This is a static visualization, referenced from a UNEP rapid response assessment report entitled In Dead Water, depicting the estimated contributions to sea-level rise from 1993 - 2003.

This interactive tool allows viewers to explore, by county, the areas of California threatened by a rise in sea level through this century.

In this video, students learn that the Exxon Valdez oil spill in Alaska in 1989 was not the sole cause of the decline of species in the local ecosystem. Rather, an explanation is posited for why some animal populations were already in decline when the spill occurred. Many of these animals share a common food: the sand lance, a fish whose populations have shrunk with the steady rise in ocean temperature that began in the late 1970s.

In this activity, students calculate temperatures during a time in the geologic record when rapid warming occurred using a well known method called 'leaf-margin analysis.' Students determine the percentage of the species that have leaves with smooth edges, as opposed to toothed, or jagged, edges. Facsimiles of fossil leaves from two collection sites are examined, categorized, and the data is plugged into an equation to provide an estimate of paleotemperature for two sites in the Bighorn Basin. It also introduces students to a Smithsonian scientist who worked on the excavation sites and did the analysis.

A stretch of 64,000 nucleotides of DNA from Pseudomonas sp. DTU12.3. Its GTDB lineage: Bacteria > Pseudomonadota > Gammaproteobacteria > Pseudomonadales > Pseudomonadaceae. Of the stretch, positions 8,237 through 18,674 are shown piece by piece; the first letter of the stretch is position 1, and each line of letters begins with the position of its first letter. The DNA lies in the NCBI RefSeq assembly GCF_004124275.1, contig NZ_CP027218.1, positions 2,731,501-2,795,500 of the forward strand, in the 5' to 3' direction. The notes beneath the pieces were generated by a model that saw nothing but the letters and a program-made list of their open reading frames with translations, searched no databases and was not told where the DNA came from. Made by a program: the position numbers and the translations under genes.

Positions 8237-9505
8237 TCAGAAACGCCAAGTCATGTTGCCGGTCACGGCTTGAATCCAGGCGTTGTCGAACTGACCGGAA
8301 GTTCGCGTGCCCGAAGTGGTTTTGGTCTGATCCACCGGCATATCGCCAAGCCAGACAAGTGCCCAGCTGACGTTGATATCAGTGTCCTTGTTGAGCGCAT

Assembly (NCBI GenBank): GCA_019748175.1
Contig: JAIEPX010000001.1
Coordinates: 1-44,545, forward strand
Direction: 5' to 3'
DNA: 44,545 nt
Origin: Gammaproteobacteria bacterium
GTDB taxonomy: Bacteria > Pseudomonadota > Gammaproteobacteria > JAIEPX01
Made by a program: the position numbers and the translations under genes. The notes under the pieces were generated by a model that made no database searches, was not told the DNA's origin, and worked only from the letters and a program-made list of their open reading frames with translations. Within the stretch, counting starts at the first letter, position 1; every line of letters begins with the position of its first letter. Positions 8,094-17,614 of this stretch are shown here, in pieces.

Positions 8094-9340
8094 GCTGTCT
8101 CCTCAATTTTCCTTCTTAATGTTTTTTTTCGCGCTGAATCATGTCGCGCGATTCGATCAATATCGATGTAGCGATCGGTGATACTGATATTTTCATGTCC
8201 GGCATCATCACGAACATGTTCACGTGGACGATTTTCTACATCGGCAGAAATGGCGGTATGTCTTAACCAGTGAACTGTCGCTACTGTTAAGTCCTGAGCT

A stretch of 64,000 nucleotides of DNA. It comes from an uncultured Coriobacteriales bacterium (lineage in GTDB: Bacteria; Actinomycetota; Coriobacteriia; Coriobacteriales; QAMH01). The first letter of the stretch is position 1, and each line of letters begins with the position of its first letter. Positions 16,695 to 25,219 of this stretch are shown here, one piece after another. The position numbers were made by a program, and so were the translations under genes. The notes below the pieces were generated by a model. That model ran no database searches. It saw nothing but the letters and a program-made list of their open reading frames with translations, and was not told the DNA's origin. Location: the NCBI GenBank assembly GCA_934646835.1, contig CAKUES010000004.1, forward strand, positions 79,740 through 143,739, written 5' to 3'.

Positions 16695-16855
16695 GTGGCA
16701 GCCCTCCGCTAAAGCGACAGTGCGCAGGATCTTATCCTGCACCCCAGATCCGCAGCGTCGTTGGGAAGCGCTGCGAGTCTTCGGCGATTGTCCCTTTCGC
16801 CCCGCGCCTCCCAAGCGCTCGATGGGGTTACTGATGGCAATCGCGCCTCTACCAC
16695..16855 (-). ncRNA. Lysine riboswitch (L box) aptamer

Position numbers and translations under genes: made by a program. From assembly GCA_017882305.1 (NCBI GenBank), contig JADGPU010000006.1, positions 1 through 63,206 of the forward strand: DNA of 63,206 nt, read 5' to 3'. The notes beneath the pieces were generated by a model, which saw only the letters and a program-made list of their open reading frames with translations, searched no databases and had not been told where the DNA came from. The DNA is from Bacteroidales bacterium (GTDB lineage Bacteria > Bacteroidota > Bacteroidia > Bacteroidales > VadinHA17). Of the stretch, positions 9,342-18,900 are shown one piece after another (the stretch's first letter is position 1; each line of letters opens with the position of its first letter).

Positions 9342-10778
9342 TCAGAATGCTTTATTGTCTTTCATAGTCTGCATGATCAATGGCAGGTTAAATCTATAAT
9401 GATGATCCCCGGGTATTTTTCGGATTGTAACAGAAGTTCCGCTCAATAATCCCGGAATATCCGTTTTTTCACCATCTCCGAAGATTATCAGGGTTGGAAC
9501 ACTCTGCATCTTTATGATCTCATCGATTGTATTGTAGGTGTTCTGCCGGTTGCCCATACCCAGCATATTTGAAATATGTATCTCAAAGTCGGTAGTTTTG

This video segment features subsistence fishing and harvesting in the Northwest US. Segment was adapted from a student video produced at Northwest Indian College in Bellingham, Washington.

This audio slideshow examines the changes in the ecosystem that will occur to the Arctic due to increasing temperatures and disappearing sea ice.

This introductory video summarizes the process of generating solar electricity from photovoltaic and concentrating (thermal) solar power technologies.

This video describes how concentrating solar power (CSP) technologies reflect and collect solar energy to generate electricity. This video explains what CSP is, how it works, and focuses on parabolic troughs.

In this short video, host Dr. Ryan interviews graduate student Amy Steiker at the Institute of Arctic and Alpine Research about her research, using isotopes of nitrous oxide, connecting human activity to greenhouse gas emissions.

This simulation allows students to explore the change in sea surface pH levels with increasing CO2 levels.